What is Social Psychology?

By: Guari Sarda-Joshi, PhD Candidate

Psychology is the study of human and animal functioning that examines the manifestation and the relationship between thought, emotion and behavior. This description suggests that psychology as a field has a vast scope, as human (or animal) functioning can be studied in a number of different contexts and from a range of perspectives [1]. Thus, psychologists try to simplify matters by defining branches of psychology based on the perspective taken and the kind of events being studied. One such branch is Social Psychology. Social Psychology studies the individual human being within the social and cultural contexts that he/she functions. It seeks to understand what causes people to behave in particular ways in different social contexts [1, 2]. Social psychology is often confused with sociology; a field that tries to study the society’s impact of the individual. The main difference between the two areas of study is that social Psychology is focused on the experiences of the individual, while sociology attends to the process of the group or society and its role.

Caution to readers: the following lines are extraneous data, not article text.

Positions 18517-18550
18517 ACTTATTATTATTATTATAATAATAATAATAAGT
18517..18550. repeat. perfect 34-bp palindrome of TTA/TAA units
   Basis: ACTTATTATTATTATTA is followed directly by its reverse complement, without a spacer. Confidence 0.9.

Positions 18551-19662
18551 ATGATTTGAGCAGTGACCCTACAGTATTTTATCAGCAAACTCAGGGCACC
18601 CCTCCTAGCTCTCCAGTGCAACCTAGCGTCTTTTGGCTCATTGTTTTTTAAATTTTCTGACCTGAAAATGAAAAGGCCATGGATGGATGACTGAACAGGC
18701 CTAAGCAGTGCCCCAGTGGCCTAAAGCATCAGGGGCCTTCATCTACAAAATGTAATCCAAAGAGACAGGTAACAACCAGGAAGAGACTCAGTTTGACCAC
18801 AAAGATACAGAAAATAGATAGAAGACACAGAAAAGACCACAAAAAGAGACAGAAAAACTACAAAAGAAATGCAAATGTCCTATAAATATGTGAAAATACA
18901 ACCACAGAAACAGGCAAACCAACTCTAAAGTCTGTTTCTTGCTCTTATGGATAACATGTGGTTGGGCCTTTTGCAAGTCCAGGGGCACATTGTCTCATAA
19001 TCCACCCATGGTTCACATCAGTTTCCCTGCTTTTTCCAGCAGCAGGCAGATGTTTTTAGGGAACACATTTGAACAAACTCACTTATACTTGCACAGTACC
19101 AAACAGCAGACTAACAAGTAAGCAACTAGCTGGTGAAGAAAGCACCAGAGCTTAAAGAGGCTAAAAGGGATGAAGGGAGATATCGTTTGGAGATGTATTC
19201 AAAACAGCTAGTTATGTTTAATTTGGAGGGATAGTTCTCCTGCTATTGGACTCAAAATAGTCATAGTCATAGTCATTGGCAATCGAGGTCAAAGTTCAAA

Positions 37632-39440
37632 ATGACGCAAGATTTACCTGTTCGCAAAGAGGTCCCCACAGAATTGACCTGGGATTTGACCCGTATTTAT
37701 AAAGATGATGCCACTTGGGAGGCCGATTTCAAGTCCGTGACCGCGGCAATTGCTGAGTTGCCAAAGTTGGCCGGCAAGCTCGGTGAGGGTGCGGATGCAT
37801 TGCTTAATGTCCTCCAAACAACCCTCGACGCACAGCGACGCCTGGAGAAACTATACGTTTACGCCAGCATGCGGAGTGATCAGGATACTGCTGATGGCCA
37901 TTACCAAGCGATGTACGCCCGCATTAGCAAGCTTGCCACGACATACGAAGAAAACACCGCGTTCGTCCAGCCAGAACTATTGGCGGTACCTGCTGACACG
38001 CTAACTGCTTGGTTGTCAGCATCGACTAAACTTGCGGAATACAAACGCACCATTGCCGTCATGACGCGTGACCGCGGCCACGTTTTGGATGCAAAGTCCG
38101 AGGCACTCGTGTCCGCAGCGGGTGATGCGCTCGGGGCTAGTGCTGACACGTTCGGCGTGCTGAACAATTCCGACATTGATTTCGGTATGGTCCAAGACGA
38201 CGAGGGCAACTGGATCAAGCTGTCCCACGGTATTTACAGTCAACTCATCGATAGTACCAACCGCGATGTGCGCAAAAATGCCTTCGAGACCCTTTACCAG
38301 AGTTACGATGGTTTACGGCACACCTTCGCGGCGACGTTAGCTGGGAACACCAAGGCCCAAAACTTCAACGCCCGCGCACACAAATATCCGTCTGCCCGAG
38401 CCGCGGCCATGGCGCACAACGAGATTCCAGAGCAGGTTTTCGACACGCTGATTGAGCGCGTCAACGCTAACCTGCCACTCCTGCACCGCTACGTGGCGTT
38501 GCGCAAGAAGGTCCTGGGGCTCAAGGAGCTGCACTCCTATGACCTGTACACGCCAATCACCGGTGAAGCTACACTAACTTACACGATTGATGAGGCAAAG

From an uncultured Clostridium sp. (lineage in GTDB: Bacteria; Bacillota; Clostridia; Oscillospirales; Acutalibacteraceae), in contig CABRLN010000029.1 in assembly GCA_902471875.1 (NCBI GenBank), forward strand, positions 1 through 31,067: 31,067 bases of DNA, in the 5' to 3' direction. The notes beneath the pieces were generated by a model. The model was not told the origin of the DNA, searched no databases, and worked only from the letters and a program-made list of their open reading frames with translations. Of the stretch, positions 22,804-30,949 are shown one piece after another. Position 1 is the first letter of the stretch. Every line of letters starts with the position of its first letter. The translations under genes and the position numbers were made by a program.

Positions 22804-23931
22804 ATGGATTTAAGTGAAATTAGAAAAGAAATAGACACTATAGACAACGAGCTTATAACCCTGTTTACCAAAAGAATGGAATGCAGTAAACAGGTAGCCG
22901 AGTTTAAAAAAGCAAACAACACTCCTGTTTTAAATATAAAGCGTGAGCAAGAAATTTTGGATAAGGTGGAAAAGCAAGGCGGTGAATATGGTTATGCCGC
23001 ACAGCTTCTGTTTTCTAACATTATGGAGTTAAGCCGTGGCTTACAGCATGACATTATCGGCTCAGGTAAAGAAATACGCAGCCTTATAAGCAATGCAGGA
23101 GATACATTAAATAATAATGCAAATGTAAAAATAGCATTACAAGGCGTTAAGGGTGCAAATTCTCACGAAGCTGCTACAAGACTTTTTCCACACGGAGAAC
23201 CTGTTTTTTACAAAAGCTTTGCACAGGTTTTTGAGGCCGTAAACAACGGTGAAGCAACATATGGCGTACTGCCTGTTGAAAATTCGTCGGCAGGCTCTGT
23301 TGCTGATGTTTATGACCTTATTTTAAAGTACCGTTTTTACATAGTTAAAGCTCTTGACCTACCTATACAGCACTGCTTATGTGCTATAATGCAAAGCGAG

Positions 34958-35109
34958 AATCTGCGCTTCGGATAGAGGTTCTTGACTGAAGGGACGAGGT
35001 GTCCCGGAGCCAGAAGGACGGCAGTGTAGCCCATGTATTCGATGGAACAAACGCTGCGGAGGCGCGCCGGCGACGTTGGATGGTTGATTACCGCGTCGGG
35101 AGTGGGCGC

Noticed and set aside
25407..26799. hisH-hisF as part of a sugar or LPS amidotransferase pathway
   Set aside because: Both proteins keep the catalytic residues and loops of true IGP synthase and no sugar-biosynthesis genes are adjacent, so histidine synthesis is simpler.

What Social Psychology Studies

Social Psychology studies some of the more PR – friendly topics in psychology; and allows people to find answers to questions about their everyday life. Social psychologist have tried to explore the way people perceive the social world around them, the way they interpret social information, and the manner in which people respond to others [1]. The process of interpersonal communication, and the reasons why people listen to others (or don’t) has received a lot of attention. They are also interested in how friendships are formed, what makes people fall in and out of love, and what encourages them to help. In recent times, there has been an emphasis of understanding the nature and causes of aggression and antisocial behavior, and the reasons why some people show prejudice against others. While studying these problems, social psychologists have also tried to find ways to reduce the prevalence of these issues, and ways to encourage people to think differently (in short influence them) for better or for worse [2, 3].

Theories of social psychology have led to research and application for many specific areas of social behavior (which is still a vast field). Thus, applied social psychology has seen the conception and growth of a number of its off-shoots, including Consumer Psychology, Health Psychology, Media Psychology, Environmental Psychology, Organizational Psychology, Evolutionary Psychology, Legal Psychology, Multicultural Psychology and the Psychology of Diversity to name a few. These rather fascinating topics of study have become independent areas of study in themselves over time, and are in many ways now stand – alone fields.

The Nature of Social Psychology